It looks like they intended to put '30 billion tons CO2 per year' but the CO2 part got left off. It was clearly from a few years ago when rates were closer to that level (shows how fast we're zooming up in annual emission rates!).

The general point still holds--the graph actually understates the difference in curve slope now, even if the labels could use some more accuracy and precision.
« Last Edit: January 14, 2015, 10:44:59 PM by wili »
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Laurent

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Re: Global Surface Air Temperatures
« Reply #282 on: January 16, 2015, 09:07:38 AM »

deep octopus

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Re: Global Surface Air Temperatures
« Reply #283 on: January 16, 2015, 03:31:45 PM »
Hearing through the grapevine that NOAA and NASA will give their annual postmortem on the previous year later today.

Meanwhile, this article provides a good primer on the events of the last year.
 
http://climatenexus.org/2014-putting-hottest-year-ever-perspective#.VLh4m-pR8S8.twitter

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2014: Putting The Hottest Year Ever in Perspective

Experts are likely to confirm on Friday, January 16 that 2014 was the hottest year on record. Assuming that the trend from January through November holds, the average temperature in 2014 will have been 0.68°C above the 20th century average of 14.1°C, according to NOAA’s National Climatic Data Center. As the Earth heats up, new temperature records are increasingly common, but 2014’s global average temperature—which represents the average of land and ocean surface temperatures—is especially remarkable given that 2014 saw little influence from El Niño warming and was an ENSO-neutral year. Here is some important context on how the anticipated 2014 temperature record reaffirms long-term, human-caused global warming trends; how recent warming is tied to extreme weather patterns; and how analysts use global temperature datasets to assess the state of the climate.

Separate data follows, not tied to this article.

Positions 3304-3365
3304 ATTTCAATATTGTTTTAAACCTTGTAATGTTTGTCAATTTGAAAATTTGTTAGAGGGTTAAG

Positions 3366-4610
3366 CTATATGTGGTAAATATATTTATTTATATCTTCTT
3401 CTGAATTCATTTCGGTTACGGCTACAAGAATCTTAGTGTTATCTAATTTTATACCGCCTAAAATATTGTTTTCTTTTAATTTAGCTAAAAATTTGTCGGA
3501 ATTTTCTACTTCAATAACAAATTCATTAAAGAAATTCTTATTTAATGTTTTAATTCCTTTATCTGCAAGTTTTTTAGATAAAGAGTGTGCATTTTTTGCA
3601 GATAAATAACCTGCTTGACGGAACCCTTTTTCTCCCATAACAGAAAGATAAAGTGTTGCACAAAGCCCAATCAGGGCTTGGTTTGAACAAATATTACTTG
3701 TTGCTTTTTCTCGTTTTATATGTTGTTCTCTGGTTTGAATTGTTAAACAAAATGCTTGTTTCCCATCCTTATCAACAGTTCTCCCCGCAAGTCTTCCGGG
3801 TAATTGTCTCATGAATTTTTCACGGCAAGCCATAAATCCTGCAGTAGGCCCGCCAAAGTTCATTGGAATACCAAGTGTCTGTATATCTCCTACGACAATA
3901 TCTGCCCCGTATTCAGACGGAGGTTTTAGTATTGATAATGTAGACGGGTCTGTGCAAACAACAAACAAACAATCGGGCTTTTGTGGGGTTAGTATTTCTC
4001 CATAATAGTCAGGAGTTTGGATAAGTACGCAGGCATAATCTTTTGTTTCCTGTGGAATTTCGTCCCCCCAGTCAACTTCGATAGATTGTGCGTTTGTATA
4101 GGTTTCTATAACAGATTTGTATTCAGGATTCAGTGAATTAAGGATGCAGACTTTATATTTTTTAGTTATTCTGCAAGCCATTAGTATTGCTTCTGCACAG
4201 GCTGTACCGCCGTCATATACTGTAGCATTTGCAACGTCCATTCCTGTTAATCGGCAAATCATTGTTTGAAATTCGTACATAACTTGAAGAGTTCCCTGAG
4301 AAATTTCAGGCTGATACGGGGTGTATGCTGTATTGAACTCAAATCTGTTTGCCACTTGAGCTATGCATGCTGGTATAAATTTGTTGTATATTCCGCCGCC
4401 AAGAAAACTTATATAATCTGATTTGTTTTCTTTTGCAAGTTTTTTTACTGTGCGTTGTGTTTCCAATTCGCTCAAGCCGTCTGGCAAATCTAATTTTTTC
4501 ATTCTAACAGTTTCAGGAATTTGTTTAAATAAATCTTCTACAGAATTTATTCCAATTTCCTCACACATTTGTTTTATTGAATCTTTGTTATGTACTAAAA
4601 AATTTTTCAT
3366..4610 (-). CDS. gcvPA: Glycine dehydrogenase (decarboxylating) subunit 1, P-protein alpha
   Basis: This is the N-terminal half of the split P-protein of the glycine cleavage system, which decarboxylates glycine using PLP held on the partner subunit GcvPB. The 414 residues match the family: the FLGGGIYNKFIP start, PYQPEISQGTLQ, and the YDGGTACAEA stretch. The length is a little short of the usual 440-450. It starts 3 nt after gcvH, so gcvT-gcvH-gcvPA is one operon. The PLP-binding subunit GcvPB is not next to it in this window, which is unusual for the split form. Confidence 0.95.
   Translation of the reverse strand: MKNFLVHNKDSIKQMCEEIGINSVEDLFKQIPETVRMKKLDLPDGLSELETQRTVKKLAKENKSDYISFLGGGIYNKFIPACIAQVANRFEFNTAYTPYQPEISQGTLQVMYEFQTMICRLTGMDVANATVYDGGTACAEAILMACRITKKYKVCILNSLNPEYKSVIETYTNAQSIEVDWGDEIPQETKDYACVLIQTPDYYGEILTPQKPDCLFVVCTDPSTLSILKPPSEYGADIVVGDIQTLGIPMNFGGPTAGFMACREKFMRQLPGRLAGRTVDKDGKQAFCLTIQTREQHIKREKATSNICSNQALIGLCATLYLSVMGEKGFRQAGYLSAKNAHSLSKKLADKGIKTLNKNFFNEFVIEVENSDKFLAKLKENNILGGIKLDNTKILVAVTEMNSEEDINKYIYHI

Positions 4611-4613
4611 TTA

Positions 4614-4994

deep octopus

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Re: Global Surface Air Temperatures
« Reply #284 on: January 16, 2015, 05:01:49 PM »
And there you have it:

NASA, NOAA Find 2014 Warmest Year in Modern Record

http://www.nasa.gov/press/2015/january/nasa-determines-2014-warmest-year-in-modern-record/#.VLkoe0i5duI
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The year 2014 ranks as Earth’s warmest since 1880, according to two separate analyses by NASA and National Oceanic and Atmospheric Administration (NOAA) scientists.

The 10 warmest years in the instrumental record, with the exception of 1998, have now occurred since 2000. This trend continues a long-term warming of the planet, according to an analysis of surface temperature measurements by scientists at NASA’s Goddard Institute of Space Studies (GISS) in New York.